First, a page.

Cravath, Swaine & Moore

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Cravath, Swaine & Moore LLP
Cravath, Swaine & Moore
Headquarters Worldwide Plaza
New York City
No. of offices 2
No. of attorneys 433 [1]
Major practice areas General Corporate, Mergers & Acquisitions, Securities and Banking, Litigation, Tax, Executive Compensation, Trusts and Estates
Key people C. Allen Parker
Evan R. Chesler
Revenue Increase US$ $614 million [2]
Date founded 1819
Founder Richard M. Blatchford [3] and William H. Seward
Company type Limited liability partnership

Cravath, Swaine & Moore LLP (known as Cravath) is an American law firm based in New York City, with an additional office in London. Cravath was founded in 1819 and ranks second among the most prestigious law firms in the United States.[4] [5]


The firm arose from two predecessor firms, led by Richard M. Blatchford in New York City, and William H. Seward in Auburn, New York, respectively.[6] In 1854, these firms merged to form the firm of Blatchford, Seward & Griswold. Named partner Samuel Blatchford had been appointed to the United States Supreme Court in 1822 by President Chester Arthur, and served for 11 years until his death. Named partner Seward later served as both Governor and then Senator from New York. As Secretary of State under Abraham Lincoln, Seward kept Britain and France from intervening during the Civil War by threatening war,[7] supported the 1865 passing of the Thirteenth Amendment, and in 1867, under Andrew Johnson, he negotiated the purchase of Alaska from Russia in a transaction contemporaries derisively called "Seward's Folly." Paul Drennan Cravath, who joined the firm in 1899, developed and instituted the "Cravath System", which combines a distinctive way of approaching the hiring, training and compensation of lawyers. In 1944, after a series of name changes, the name Cravath, Swaine & Moore was established and has not been altered since.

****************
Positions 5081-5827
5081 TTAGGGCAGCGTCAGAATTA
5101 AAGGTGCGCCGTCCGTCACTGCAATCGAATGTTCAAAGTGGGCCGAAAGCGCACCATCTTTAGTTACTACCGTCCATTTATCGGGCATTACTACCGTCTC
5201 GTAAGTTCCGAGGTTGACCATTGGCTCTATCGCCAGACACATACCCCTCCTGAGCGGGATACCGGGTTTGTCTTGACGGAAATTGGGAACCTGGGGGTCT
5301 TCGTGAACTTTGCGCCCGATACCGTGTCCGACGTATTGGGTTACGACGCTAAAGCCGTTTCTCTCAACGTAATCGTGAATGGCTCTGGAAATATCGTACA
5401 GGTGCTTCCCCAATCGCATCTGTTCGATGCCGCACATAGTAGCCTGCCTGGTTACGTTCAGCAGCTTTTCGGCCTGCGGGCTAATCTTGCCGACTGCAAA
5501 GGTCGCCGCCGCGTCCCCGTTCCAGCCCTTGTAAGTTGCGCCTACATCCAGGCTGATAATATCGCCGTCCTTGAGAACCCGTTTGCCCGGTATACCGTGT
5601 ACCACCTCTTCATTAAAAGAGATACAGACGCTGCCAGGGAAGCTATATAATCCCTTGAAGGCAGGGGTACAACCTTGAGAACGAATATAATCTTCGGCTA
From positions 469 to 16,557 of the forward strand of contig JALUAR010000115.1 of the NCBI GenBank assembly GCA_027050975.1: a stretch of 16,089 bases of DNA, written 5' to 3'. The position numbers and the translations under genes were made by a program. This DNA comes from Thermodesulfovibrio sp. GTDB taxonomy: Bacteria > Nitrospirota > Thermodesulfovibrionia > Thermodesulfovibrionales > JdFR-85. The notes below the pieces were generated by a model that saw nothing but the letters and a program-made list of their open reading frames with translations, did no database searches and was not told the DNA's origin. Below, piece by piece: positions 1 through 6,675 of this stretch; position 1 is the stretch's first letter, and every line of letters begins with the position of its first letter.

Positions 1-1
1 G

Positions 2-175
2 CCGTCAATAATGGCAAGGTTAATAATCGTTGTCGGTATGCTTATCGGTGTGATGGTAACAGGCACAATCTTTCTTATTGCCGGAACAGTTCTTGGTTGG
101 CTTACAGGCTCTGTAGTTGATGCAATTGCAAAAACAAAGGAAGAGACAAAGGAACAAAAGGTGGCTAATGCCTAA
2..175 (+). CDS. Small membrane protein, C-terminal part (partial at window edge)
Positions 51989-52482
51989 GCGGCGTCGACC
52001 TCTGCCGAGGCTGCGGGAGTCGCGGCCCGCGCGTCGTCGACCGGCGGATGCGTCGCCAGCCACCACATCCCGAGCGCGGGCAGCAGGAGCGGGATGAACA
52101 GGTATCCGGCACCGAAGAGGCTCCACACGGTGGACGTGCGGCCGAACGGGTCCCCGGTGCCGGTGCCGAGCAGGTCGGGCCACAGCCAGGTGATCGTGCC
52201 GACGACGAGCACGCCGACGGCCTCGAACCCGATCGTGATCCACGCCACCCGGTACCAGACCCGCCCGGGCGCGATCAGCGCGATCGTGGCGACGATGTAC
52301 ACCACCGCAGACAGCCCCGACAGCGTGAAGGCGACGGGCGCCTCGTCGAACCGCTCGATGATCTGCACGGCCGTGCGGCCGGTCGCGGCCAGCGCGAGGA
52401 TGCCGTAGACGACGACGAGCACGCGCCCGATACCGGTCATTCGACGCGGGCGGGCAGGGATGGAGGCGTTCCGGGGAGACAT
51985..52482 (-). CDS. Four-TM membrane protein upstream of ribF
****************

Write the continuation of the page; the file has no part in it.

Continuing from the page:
Cravath has represented high profile businesses, from United Airlines in its merger with Continental Airlines, the world's largest airline, to Unilever in its acquisition of Alberto Culver. In 2010, its litigation department won summary judgment for Morgan Stanley on its breach of contract claim against Discover Financial Services. In a subsequent settlement, Discover agreed to pay Morgan Stanley $775 million to resolve the litigation. In the same year they successfully represented Barnes & Noble in a landmark "poison pill" trial. Past clients ranged from Samuel F.B. Morse, the inventor of the telegraph to corporations such as IBM, PriceWaterhouseCoopers, and CBS. It also performed the legal work necessary to form NBC. More recent decades have seen Cravath represent Netscape in its antitrust suit against Microsoft, resulting in a $750 million settlement; major merger and acquisition deals, such as the DuPont-Conoco merger, the Ford-Jaguar merger, the Bristol-Myers-Squibb merger, the Time-Warner merger, and the AOL-Time-Warner merger; and two famed libel suits: defending Time Inc. against Israeli General Ariel Sharon, and also defending CBS against U.S. Army General William Westmoreland.

Unlike others, Cravath has remained relatively small. Its approximately 500 lawyers are located primarily in the New York Office, with just a few dozen in the London office, which opened in 1973. Cravath drew attention to its bankruptcy practice on November 10, 2010 by offering free representation in advance of a likely Chapter 9 filing for Harrisburg, PA.[8]